When a motorcycle is being operated in rough terrain, such as on dirt trails, it is normal operating procedure to accelerate and decelerate suddenly so that the transfer of slack between the upper and lower reaches of the chain will occur frequently and with suddenness on a single ride. Additionally, because of rough terrain and the necessity to lean the motorcycle precariously going around sharp curves or bends in trails, because of the large amount of slack in the chain, there is a tendency for the chain reaches to shift laterlly, thus causing derailment from the sprockets on which it is mounted. In other words, there is a tendency for the chain to be displaced laterally out of the plane of the sprockets. Accordingly, still another object of the present invention is to provide a single device capable of being attached to a frame member of the motorcycle in association with the chain drive and which will engage both reaches of the chain and prevent such lateral displacement of the chain out of the plane of the sprockets while simultaneously controlling the tension on the chain.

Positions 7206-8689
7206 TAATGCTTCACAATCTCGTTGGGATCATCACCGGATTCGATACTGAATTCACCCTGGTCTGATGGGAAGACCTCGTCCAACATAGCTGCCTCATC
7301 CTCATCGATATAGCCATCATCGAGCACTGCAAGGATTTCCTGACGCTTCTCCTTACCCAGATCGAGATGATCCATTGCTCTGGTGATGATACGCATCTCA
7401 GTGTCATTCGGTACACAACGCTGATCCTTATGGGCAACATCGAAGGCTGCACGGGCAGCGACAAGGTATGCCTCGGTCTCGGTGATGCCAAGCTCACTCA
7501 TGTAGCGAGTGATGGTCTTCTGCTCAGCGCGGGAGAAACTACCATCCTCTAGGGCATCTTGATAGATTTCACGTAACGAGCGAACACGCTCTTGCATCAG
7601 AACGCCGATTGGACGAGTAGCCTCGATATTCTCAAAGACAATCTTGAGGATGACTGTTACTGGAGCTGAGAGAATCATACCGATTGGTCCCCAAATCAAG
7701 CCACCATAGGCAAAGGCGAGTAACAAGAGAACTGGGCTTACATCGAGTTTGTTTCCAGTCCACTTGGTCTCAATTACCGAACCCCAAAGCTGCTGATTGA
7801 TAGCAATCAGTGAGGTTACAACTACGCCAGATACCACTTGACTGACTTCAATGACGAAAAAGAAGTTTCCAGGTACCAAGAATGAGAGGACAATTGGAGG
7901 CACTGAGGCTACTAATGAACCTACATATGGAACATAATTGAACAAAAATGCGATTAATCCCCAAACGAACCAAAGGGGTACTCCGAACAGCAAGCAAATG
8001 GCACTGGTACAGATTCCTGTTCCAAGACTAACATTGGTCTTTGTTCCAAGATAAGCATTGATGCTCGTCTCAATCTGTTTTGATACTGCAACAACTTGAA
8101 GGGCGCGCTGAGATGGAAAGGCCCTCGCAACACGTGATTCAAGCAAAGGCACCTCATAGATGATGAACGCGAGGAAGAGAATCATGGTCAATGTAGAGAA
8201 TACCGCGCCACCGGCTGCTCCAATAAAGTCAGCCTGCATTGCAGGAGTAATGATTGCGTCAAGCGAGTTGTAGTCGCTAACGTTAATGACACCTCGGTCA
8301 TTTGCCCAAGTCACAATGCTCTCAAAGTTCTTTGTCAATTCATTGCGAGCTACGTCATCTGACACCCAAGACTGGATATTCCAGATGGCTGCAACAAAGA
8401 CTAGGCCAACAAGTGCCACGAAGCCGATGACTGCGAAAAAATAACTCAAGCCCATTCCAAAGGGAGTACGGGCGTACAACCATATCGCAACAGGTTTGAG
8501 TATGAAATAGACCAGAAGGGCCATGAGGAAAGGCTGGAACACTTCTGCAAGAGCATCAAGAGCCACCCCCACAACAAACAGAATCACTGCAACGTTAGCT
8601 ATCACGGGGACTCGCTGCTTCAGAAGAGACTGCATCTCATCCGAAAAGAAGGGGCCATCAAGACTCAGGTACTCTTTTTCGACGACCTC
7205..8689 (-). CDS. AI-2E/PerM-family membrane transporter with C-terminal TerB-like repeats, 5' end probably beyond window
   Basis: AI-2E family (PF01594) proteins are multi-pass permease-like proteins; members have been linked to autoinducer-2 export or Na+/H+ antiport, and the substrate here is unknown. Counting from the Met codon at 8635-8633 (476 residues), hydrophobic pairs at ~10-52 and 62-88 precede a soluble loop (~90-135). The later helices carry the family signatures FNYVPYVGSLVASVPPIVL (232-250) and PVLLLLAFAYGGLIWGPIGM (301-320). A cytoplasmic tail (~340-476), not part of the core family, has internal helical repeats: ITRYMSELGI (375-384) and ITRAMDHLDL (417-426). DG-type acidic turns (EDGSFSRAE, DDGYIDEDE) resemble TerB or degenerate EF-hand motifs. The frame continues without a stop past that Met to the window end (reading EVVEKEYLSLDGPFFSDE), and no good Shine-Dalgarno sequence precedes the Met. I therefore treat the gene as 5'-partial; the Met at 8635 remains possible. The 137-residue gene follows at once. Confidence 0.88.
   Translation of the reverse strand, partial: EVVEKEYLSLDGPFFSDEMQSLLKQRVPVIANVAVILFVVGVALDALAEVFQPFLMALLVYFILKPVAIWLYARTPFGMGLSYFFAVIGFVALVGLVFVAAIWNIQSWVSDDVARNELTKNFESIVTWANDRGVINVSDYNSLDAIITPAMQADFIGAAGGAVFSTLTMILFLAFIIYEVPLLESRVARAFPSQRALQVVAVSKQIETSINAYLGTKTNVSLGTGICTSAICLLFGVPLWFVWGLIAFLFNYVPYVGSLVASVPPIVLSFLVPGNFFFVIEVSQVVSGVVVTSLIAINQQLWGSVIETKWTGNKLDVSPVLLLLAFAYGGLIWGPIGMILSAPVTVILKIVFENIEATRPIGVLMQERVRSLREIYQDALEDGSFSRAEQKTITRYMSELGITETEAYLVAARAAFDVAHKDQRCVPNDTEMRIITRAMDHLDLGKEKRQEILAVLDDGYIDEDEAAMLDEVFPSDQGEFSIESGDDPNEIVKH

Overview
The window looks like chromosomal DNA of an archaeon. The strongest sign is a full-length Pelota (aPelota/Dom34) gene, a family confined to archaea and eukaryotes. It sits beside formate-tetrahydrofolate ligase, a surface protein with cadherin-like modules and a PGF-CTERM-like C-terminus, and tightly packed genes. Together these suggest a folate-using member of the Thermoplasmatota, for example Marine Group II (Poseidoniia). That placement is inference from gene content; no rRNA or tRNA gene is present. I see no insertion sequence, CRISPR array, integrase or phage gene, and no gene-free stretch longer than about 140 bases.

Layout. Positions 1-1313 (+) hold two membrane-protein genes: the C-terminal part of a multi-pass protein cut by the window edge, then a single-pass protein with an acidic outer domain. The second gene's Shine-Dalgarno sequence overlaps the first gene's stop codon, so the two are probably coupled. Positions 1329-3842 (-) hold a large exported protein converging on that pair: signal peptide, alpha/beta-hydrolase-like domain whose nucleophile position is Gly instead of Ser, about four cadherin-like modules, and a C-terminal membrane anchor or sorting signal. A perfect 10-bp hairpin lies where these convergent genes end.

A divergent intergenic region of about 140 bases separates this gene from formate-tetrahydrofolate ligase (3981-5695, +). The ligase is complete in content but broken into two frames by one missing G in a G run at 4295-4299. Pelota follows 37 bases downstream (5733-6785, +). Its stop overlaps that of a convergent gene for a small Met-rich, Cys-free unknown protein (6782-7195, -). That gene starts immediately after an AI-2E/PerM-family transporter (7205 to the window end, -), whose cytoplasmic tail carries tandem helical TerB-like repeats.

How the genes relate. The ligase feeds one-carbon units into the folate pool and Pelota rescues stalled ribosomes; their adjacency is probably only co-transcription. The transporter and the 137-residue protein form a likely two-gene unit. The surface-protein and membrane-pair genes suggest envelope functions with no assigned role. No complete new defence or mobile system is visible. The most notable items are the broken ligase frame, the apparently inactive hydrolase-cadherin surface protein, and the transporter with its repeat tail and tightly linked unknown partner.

Because of the necessity of having a great deal of slack in the chain, there is a tendency for the motorcycle to respond slugishly to the throttle. Accordingly, it is another object of the present invention to provide a device that controls the tension in both reaches of the chain so as to improve throttle response.

It has been found that when acceleration and deceleration occur rapidly, such as in a race or on a trail, excessive slack in the chain creates a considerable amount of drive line shock. Accordingly, another object of the invention is to provide a device easily attachable to a frame member of the motorcycle and which is operative to control tension in both reaches of the chain as to eliminate or materially diminish drive line shock.

The invention possesses other objects and features of advantage, some of which, with the foregoing, will be apparent from the following description and the drawings. It is to be understood however that the invention is not limited to the embodiment illustrated and described since it may be embodied in various forms within the scope to the appended claims.

SUMMARY OF THE INVENTION